Next Episode of Grammar Schools: Who Will Get In? is
Filmed over one term with access to three schools in Bexley, which has a fully selective education system, this series follows children and teachers to see how selection impacts on education.
In the first episode we follow a group of children from Upland Primary School as they prepare to take the test right up until results day. Ten-year-old Joanita has had extra lessons outside school for nearly three years in preparation for the test. Summer, also ten, is one of the few children at the school who will be taking the test without any private tuition. Critics of the selection test say private tutors give an unfair advantage to the children of wealthier families but supporters argue the test is designed to be tutor-proof. If Joanita and Summer don't reach the 'selective' level, they might go to Erith School, a secondary modern which is striving to pick itself up after an Ofsted report which judged the school to require improvement. Two miles away is another possible destination if they do reach the selective level - Townley Grammar school is one of the country's best, judged to be outstanding by Ofsted.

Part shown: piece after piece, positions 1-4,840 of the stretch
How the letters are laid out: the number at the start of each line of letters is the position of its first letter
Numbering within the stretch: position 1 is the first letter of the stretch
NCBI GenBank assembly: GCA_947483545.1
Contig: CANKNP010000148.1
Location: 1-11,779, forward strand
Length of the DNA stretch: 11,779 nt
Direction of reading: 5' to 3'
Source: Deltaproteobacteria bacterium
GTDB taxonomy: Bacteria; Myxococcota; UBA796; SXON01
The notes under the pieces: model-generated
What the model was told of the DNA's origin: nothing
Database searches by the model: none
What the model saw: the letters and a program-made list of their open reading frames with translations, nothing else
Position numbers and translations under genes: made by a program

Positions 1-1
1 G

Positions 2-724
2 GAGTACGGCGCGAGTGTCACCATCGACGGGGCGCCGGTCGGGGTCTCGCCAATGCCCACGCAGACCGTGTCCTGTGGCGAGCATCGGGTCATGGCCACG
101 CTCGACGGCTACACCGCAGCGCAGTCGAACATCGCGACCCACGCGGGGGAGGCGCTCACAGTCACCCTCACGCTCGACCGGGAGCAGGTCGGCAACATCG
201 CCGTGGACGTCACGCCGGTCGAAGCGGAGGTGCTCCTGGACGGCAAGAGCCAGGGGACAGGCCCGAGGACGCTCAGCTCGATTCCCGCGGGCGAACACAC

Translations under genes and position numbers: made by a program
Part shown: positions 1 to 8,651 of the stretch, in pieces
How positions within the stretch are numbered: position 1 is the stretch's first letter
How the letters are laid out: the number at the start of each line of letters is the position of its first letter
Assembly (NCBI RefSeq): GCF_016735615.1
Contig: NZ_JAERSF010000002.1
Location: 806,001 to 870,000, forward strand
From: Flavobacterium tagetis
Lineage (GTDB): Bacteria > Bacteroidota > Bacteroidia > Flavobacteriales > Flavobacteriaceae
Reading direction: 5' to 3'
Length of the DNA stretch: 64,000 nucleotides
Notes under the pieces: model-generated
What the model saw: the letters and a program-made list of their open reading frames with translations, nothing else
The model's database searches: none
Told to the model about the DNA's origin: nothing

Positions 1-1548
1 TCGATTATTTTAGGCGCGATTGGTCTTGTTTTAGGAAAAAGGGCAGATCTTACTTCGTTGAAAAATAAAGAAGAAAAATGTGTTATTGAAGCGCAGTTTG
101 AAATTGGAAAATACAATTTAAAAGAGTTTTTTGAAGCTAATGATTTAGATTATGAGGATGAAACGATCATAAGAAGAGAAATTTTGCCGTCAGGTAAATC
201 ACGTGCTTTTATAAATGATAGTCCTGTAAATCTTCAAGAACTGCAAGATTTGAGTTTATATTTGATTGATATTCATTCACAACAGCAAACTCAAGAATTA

The second part of this three-part series follows daily life at the two secondary schools. Townley Grammar is judged to be one of the best schools in the country and two miles down the road, Erith School, a secondary modern, is striving to pick itself up after an Ofsted report which judged the school to require improvement. At Erith, we meet Bradley, a Year 7 student who finds it hard to focus in class and requires regular one-to-one attention to keep him in school, and Chichi, an extremely bright student who wants to go to medical school, but comes into conflict with the school authorities.
At Townley Grammar, there are far fewer problems with behaviour and even the smallest infringements are picked up on. Moesha is one of the few who rebel against the rules: 'I feel like if I was in a normal school I would have been in a lot less trouble... But this is Townley.' While the teachers at Townley don't have many discipline problems, the school employs three full-time staff to help students cope with the pressure they put themselves under to keep up with their high-achieving peers.
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